How to raise financially astute kids

By adopting these habits at home, you can help set your kids up for financial success.

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Preparing your kids for financial success starts now.

Stacey Tisdale, a financial behaviour expert with 20 years of experience teaching people how to be comfortable with money, says: "So many of us grew up with parents that just paid the bills but didn't tell us how they were doing it. It's important to prepare kids for the financial side of life; they’ll be dealing with money for the rest of their lives."

Here are five ways Stacey says you can make sure your kids grow up to be better off than you are:

1. Talk about money at home

"Money can be such a taboo topic at home," Stacey says. "But the only way to get comfortable with money is to talk about money. Explain that money is not some big, bad thing to be scared of, but a tool that you use to create the life that you want. Discuss credit, saving, debt, having a budget and the way that money is used in the household."

2. Involve them in a few financial decisions

Your kids may not pay the electric bill or get involved in whether or not to paint the house next summer, but they can join in on certain day-to-day financial decisions.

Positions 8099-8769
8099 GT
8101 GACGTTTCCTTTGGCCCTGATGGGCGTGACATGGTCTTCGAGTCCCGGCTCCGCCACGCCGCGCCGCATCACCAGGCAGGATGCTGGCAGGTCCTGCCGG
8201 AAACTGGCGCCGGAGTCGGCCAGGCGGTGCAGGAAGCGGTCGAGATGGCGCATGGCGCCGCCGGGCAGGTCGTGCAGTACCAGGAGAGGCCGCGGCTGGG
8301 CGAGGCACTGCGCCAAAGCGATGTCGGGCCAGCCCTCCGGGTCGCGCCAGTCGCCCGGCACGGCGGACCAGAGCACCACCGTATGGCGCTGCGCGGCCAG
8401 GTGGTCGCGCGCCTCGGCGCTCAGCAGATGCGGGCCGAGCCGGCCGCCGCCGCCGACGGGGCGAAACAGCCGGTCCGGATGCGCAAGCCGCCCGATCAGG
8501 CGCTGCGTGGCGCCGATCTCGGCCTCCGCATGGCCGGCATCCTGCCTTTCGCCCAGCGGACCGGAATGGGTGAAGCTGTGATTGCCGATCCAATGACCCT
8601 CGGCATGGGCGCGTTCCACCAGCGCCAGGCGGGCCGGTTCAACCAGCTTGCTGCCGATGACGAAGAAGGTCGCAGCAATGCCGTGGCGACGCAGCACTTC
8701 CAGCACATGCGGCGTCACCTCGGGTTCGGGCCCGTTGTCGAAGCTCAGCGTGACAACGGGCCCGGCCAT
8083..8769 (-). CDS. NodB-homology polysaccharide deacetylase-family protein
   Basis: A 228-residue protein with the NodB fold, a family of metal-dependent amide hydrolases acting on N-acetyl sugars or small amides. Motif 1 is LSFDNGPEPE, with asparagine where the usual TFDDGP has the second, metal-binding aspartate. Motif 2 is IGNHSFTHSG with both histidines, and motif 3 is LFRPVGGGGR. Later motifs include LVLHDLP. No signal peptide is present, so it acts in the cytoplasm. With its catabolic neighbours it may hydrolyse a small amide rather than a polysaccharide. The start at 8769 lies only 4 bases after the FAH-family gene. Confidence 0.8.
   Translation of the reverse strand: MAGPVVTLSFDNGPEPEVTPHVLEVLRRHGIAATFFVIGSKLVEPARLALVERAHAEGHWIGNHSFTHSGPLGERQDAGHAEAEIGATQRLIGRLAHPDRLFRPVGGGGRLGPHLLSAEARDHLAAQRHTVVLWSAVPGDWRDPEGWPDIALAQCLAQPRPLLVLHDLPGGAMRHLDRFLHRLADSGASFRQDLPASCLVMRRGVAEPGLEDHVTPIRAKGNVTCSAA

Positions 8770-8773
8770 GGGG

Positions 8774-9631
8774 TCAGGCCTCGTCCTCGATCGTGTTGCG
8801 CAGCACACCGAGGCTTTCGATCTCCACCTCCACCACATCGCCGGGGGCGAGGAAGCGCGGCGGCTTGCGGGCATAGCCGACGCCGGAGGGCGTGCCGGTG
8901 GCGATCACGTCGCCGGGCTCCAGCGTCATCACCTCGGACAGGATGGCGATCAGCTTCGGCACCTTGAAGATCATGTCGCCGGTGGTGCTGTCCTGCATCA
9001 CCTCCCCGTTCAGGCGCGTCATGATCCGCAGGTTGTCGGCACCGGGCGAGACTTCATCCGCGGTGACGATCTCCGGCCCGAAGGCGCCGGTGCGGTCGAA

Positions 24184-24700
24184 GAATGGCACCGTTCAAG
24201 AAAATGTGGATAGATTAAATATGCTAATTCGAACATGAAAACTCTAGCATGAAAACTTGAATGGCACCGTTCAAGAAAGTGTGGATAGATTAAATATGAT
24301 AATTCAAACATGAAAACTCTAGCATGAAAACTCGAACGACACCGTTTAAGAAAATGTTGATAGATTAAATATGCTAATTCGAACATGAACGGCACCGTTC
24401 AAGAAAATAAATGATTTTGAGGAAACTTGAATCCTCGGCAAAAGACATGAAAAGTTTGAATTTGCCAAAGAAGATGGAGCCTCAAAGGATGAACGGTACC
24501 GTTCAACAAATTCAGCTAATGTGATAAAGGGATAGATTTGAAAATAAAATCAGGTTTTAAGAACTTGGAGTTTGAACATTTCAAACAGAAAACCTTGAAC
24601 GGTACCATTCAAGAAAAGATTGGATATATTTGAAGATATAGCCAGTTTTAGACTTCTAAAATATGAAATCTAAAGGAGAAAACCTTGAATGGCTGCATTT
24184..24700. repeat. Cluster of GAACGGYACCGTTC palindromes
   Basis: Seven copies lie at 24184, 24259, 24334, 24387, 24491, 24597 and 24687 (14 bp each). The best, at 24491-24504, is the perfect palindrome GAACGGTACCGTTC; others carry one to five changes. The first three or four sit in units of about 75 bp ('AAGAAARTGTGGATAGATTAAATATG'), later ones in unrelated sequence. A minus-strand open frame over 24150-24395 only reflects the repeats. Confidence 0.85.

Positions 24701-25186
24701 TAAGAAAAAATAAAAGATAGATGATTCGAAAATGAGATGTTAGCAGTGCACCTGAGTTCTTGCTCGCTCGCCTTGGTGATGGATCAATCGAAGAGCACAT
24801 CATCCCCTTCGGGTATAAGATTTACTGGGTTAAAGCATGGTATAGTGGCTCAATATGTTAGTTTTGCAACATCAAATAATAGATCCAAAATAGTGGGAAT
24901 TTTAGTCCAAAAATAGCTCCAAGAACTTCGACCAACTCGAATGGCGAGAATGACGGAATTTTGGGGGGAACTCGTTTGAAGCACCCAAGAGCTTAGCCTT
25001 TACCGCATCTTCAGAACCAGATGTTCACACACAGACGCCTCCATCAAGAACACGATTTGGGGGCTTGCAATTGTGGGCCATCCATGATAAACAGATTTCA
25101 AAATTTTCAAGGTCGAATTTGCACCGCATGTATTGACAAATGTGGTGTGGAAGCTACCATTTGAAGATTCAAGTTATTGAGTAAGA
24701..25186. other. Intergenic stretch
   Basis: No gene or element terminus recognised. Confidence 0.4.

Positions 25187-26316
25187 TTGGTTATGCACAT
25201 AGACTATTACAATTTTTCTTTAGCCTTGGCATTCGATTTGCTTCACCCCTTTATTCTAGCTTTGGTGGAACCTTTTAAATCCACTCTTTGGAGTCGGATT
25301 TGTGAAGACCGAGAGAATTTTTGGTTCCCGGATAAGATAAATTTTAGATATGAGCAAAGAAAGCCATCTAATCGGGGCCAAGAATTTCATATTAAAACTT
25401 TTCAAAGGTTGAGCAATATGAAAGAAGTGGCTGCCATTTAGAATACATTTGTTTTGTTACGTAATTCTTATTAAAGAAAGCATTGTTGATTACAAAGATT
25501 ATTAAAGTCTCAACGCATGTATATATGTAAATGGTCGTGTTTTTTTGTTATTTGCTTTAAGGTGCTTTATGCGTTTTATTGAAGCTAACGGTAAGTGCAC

"Your kids can definitely make out a grocery list," Stacey says. "While at the grocery store, let them get items off the list and see what it costs. If you decide to buy a movie online, let them pick it out and see how much it costs. You have to show kids that money factors into almost every decision in the household."

3. Start a savings account for them

"This year, when they get holiday money, open up a savings account and discuss it with them," Stacey says. "While at the bank, discuss what’s happening and talk about deposit withdrawals and account balances. If you can, open up an education savings account and keep them up to date on how it’s growing and what that will mean when it's time for university."

4. Get them in the habit of saving, as early as possible

"As a financial expert, I’m always telling people to get started saving as early as possible," Stacey says. "Well, this is how it starts. Make sure that your kids understand the importance of saving and why. Talk to your kids about having an education savings account instead of student loans, an emergency fund instead of credit card debt, and saving more for a down payment on a home instead of having high mortgage debt. Teach them the benefit of saving money now."

5. Set an example

"This is the most important thing you can do," Stacey says. "If your kids see you managing money well, they’ll want to as well. If kids grow up with anxiety around money and finances, they’ll likely experience anxiety around their own finances down the road. Show your kids how to handle money the right way through your own example," Stacey states.

This article was written by Jennifer Streaks from Business Insider and was legally licensed through the DiveMarketplace by Industry Dive. Please direct all licensing questions to

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